Last Saturday I participated in Mozilla24 a cyber and physical event organized by the Mozilla foundation. The overall event took place in France, Japan, Thailand and the US. The panel discussion I was in was only (I assume for time zone reasons) in France, Japan and Thailand.
In France, it was held at ENST (a Telecommunication Engineering School in Paris), in a rather ugly auditorium (like most auditoriums of French engineering schools). It seemed from the pictures on the screen that they had found similarly ugly places in Japan and Thailand. Which means the glitter was in the technology rather than in the setting.
The technology was indeed impressive: good and clear communication around the globe, possible interaction between the sites and good quality sound and video. On the other hand, there were lots of people busy pulling wires and frantically typing on keyboards, so I assume there was a lot of work behind the seemingly effortless exercise.
Participants in France were OpenOffice.org (Charles Schulz), Wikimedia (Pierre Beaudoin), Mozilla Europe (Tristan Nitot) and Mandriva (yours truly).
Tristan was his usual mix of fun, kindness and smart and told us some cute stories on the beginning of Mozilla in France, when life was tough (it is much better now). He had given each presenter a list of questions to answer and to my surprise everyone followed the scenario he had provided.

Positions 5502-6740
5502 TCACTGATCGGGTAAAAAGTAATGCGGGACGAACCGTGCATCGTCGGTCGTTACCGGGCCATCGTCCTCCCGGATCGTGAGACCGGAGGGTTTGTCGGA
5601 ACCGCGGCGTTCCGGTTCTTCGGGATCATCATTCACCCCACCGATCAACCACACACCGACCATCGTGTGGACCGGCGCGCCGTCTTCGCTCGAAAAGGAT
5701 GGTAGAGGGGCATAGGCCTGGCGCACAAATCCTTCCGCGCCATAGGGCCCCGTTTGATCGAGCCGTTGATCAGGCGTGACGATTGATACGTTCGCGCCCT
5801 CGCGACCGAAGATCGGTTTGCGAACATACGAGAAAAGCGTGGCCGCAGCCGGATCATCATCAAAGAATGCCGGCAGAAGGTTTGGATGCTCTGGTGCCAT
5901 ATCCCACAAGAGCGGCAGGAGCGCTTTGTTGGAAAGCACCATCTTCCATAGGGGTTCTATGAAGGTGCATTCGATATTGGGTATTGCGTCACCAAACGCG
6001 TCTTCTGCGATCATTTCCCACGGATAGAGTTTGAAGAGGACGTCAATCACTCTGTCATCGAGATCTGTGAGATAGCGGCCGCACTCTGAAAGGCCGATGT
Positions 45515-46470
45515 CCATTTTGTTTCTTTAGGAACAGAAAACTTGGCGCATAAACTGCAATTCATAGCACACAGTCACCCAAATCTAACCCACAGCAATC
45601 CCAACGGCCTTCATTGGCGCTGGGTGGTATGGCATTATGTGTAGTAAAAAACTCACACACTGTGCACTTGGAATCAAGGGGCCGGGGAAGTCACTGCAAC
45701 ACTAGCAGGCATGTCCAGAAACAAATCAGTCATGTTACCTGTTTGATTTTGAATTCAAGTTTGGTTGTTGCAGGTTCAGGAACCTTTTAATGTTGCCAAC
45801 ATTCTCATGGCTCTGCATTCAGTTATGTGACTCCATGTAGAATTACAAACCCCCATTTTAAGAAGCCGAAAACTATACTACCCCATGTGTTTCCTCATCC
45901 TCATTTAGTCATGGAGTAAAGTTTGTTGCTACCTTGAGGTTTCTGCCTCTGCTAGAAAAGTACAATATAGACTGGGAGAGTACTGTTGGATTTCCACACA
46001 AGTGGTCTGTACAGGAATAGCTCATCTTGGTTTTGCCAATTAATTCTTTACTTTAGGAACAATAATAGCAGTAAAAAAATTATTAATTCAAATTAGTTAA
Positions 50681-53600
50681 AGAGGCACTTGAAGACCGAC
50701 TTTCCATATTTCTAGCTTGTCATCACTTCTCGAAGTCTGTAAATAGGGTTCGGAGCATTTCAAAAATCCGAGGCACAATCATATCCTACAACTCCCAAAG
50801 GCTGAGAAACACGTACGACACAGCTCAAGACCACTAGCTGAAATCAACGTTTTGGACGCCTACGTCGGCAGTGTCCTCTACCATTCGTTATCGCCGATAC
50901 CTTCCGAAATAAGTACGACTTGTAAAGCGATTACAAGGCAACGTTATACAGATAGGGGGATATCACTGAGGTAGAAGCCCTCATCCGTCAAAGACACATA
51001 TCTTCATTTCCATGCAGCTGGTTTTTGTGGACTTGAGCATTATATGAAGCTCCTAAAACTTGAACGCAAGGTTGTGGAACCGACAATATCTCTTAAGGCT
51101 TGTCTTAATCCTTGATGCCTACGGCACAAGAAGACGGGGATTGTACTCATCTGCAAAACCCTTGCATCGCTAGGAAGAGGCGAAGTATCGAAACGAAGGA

In my presentation, I explained the three key words which drive our strategy: simple, innovative and open. Simple as in “take technology to the masses by making it simple”, innovative as “include innovations in the distro to take them mainstream” and open as in “open source, free software and open standards”. Then I went to our focus on bringing Linux to emerging markets via OEM relationships, as we are doing today for instance in Brazil and Argentina.
I had a question on fighting Microsoft in emerging markets. This is a good question: we indeed met them recently when they offered $3 licenses to a prospect we were talking to in an emerging market country (more on this soon)! I had another question on the multiplicity of distros: 5 years from now, will there still be many distros? Our vision is we should see convergence on the lower layers of the distro, i.e., the core components and the added value of a specific distro should move up in the software stack.